1 , 2019
know that I promised something else for this week,
but I can't get my head around it and I have had several
queries about the topic of cremation, so, here we
go on that!
For a believing
Christian, the body is not just a prison for the spirit
or a 'playground' of infinite delights; the body is
the place in which the believer meets God who created
him and who sanctified him in every Communion in the
Body of Christ. Thus, the body after death is not
just an accumulation of decaying organic matter; it
is all that remains of a Believer whose hope was not
of this world but of the world to come - the Resurrection
of the dead. It remains a place of meeting God.
reason, the Church has always taught that the human
body, at every stage, is to be treated with respect,
even reverence, and never to be used as a tool by
anyone but is possessor - think slavery, prostitution,
certain kinds of surrogacy.
reason, again, the bodies of those who have died have
always been treated with the respect and reverence
that is their due.
in the western world, has been a necessary expedient
in times of plague mass tragedy or as a post-mortem
punishment, but these were exceptions to the custom
of whole-body burial.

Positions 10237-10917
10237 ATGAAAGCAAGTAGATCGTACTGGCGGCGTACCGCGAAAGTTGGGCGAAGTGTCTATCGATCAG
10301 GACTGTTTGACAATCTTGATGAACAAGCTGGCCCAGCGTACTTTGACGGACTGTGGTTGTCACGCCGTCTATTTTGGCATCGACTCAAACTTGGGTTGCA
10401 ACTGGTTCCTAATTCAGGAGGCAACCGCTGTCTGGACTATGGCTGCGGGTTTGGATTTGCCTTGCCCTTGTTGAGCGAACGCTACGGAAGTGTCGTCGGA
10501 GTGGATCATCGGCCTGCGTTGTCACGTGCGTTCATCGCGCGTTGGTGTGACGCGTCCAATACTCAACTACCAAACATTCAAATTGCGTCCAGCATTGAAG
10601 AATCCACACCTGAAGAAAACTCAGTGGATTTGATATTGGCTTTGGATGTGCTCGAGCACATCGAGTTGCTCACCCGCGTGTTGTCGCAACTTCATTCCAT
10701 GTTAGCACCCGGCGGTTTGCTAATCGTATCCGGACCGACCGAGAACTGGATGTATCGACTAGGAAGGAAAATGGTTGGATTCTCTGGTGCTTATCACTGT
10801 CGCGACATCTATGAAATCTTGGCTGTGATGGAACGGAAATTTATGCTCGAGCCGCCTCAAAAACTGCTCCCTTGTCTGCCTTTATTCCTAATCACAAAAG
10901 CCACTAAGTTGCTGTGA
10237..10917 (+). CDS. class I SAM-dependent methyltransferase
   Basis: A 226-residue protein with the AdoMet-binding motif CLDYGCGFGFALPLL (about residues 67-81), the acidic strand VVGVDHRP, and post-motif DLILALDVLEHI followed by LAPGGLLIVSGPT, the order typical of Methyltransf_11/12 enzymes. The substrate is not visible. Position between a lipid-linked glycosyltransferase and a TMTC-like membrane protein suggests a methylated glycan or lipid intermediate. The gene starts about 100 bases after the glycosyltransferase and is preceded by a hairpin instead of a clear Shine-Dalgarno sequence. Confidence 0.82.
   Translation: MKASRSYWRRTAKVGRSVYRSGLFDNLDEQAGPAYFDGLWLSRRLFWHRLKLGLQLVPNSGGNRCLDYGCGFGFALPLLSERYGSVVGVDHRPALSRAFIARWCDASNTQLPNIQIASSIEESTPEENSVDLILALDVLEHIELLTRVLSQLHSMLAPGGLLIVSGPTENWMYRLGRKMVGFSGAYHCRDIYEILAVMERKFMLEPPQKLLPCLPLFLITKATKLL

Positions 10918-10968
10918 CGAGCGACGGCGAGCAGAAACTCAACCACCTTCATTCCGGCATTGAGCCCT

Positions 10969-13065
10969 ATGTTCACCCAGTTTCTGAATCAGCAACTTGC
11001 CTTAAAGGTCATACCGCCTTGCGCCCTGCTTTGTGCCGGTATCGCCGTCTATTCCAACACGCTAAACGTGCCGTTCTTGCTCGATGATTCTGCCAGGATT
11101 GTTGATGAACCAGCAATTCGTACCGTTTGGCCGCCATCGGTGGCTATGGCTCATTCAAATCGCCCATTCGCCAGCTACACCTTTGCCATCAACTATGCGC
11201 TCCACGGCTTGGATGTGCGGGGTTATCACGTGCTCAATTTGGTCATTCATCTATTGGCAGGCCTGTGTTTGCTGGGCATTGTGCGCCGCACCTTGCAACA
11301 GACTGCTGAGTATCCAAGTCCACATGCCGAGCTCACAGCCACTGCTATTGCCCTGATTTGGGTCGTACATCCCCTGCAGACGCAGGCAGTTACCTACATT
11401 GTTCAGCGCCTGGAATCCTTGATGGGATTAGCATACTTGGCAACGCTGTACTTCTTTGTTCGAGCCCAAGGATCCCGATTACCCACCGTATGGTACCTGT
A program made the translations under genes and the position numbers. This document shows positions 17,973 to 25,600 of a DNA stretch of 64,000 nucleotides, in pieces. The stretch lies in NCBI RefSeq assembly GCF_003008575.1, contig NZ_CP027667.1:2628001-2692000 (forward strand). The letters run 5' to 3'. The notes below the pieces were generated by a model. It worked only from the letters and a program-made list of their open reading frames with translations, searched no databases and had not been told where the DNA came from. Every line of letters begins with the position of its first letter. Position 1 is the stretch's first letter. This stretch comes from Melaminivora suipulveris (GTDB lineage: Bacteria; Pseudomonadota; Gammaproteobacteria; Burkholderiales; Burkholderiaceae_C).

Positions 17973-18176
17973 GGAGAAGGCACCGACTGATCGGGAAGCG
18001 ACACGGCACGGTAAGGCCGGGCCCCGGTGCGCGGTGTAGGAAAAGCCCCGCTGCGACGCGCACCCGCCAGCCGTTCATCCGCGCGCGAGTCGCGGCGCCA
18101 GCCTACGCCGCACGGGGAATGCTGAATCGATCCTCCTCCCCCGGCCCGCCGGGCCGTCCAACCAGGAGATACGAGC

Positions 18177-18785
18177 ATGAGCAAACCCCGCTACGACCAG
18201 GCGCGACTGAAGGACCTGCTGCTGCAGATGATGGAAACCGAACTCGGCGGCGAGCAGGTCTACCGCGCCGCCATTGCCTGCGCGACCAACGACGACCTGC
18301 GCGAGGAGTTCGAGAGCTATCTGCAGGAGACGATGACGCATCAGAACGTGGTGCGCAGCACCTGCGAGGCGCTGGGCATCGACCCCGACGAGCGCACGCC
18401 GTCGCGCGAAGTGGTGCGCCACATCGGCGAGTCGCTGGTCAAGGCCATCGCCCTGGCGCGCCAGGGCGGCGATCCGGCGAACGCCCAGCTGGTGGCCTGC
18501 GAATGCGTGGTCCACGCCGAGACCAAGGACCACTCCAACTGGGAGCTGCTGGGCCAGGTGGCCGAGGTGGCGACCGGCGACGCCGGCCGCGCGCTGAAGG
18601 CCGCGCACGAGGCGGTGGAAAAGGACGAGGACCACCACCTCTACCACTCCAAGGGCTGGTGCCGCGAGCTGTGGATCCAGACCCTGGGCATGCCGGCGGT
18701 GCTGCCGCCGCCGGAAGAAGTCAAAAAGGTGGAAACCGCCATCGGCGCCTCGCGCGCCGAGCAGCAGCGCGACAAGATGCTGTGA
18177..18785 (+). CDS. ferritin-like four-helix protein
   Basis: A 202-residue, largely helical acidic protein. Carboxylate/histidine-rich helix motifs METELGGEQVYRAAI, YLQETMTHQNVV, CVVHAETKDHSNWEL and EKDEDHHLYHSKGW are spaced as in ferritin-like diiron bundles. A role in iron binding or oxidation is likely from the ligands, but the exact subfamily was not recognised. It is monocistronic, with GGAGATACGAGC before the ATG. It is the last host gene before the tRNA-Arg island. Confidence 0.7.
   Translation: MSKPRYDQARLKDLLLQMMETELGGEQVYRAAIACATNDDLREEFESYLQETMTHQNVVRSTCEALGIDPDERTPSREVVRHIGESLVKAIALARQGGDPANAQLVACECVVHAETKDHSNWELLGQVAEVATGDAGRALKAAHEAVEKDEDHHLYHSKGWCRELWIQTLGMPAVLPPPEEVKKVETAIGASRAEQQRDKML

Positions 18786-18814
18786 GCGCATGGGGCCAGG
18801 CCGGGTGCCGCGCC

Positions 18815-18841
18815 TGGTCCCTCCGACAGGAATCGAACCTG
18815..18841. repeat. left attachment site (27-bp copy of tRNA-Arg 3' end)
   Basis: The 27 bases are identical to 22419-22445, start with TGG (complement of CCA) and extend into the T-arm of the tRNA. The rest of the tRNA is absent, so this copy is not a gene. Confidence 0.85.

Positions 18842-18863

last quarter century, however, the Catholic Church
has allowed the faithful to request cremation, why?
and truest answer is a lack of cemetery space. This
is why cremation was always accepted as an option
in the land-poor countries of the Far East. It has
come home to us in the West only lately. But it would
be wrong to think that the Church has abandoned the
preference for whole-body burial or that just any
old customs involving the cremated remains of a Christian
practice has now made cremation a fully equal choice
for the burial of a Christian as long as the motives
are purely pragmatic, not philosophical or religious:
e.g. a challenge to God to find scattered ashes at
the Last Day or to express one's disbelief in the
reality of the resurrection.
is the cremation of the body of a believer. It is
expected that the same reverence and respect be shown
to the cremated remains as are afforded to a full
body; placement in Church for the funeral and burial
in blessed or consecrated ground with appropriate
prayers and ceremonies.
places, there is a custom of keeping some of the ashes
in lockets or on the mantel. Since this is not what
one would do in other circumstances, neither is it
permitted with cremains (yes, that's the word I have
is the scattering of ashes in various places an acceptable
way of treating the cremains. The body - and, thus,
the cremains - of a believer await the resurrection.
The do not enjoy a 'sentimental journey' to the eighteenth
more on this next time.
and truly, but not finally, yours,